When senior quarterback Denard Robinson lined up for the first play of last week's 42-17 win over Iowa at running back, Michigan fans certainly took notice.
Robinson was used in myriad ways. He ran the option from both the running back and the quarterback slot; he swung out on a few screen passes; he took some sweep handoffs; and, sometimes, he was used as just a plain ol' decoy to open up other areas of the offense.
While nothing the Wolverines ran with Robinson in the game could really be described as a "trick play," the package was certainly tricky, confusing the Iowa defense and allowing Michigan to score touchdowns on its first six possessions of the game
And it definitely surprised the 113,000-plus fans in the stands, who were marveling at the possibilities the new package opens for next weekend's critical game in Columbus.
But there were at least five people in Michigan Stadium last Saturday who were not paying attention to the highfalutin antics that were occurring in the Wolverines' backfield: the guys up front.
"As offensive linemen, I don't think we really pay attention to who's at quarterback and running back," fifth-year senior center Elliott Mealer said. "We try to go out there, and whatever play is called, we try to block it to the best of our ability. Obviously great players like Devin and Denard probably give us a little more versatility and make it tougher for defenses. As an offensive lineman, I don't really pay attention to personnel. I just try to block it."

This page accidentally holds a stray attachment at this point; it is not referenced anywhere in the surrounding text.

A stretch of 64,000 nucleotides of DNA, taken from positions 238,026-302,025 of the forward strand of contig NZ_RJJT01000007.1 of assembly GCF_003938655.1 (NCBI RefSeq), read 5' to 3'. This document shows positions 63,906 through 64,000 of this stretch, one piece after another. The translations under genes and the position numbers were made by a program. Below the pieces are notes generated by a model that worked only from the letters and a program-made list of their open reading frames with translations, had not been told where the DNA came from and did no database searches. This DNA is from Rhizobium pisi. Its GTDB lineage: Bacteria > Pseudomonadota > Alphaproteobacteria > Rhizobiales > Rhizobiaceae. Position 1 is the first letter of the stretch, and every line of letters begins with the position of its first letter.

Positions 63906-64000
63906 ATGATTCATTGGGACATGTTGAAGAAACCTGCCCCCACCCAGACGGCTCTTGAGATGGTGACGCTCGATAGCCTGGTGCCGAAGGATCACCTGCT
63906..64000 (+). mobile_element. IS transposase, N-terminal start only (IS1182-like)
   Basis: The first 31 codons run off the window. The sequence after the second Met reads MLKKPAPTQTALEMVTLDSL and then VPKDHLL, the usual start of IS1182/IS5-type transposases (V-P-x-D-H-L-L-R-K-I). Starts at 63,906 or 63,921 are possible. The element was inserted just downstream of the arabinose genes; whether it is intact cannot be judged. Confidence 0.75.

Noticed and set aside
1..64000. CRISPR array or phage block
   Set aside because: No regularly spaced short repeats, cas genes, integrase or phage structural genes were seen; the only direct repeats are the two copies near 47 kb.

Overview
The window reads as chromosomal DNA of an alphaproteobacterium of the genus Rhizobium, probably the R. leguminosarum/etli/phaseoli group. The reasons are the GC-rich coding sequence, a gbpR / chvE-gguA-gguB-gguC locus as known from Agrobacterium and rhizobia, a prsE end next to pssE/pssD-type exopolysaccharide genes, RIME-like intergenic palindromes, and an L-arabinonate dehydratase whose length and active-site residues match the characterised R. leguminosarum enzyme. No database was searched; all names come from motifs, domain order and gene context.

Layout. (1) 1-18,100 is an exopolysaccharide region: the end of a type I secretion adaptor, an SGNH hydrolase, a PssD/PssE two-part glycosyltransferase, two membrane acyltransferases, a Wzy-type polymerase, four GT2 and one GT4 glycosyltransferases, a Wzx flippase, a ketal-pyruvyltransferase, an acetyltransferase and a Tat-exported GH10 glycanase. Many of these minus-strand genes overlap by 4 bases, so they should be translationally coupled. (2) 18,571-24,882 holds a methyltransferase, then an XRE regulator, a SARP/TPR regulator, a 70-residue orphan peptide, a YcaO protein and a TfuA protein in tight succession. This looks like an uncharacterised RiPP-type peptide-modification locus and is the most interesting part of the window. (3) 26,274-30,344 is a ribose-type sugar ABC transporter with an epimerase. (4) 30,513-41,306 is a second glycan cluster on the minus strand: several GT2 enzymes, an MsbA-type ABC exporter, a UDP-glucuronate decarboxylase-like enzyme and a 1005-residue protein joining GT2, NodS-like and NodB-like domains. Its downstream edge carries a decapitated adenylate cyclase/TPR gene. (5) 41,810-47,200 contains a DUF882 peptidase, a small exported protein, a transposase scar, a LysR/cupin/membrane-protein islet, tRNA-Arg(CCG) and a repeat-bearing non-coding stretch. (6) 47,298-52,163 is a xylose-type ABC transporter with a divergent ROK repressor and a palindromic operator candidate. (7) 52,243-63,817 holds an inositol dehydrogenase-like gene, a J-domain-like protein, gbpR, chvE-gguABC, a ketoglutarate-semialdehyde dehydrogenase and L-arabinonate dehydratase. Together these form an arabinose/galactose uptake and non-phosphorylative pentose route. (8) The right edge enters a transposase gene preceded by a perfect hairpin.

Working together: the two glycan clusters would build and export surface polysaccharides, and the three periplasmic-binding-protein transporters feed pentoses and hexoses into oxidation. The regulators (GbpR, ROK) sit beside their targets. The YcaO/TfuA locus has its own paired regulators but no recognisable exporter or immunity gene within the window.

Although redshirt junior running back Fitzgerald Toussaint left the game with an apparent ankle injury early in the first quarter, the Wolverines, creatively deploying Robinson in the backfield, still churned out yards on the ground, led by the offensive linemen.
In the first 10 games of the season, Michigan averaged 194.1 yards rushing per game. Against the Hawkeyes, the Wolverines gained 199, without the starting tailback, all while posting a season-high 315 yards through the air.
Fifth-year senior guard Patrick Omameh was pleased to see Robinson worked into the gameplan.
"It's great to be able to utilize what we have in any way that can help up," Omameh said. "Whatever what Coach Borges and Hoke decide to use guys to our benefit, it's always great.
"You always want to have a complete attack when you're facing an opponent. And we're happy to see things coming together. Devin is a threat, and our receivers have been playing lights out the last few weeks. It feels like things are coming together as far as what we're trying to do offensively, and we're trying to keep it going."
The Buckeyes will pose a wholly new challenge for the Wolverines.
Ohio State ranks No. 17 nationally in rushing yards allowed per game, allowing just 116.8.
"Obviously, they are an excellent team, good defense," Mealer said. "Their guys up front are going to test our offensive line. We're going to have to be even more focused for a game like this, because they're a good defensive line. They have good linebackers. The whole crew, they have a good defense. For us, that's already known, and all of a sudden, it's a rivalry game, too. We're going to have to play our A-game."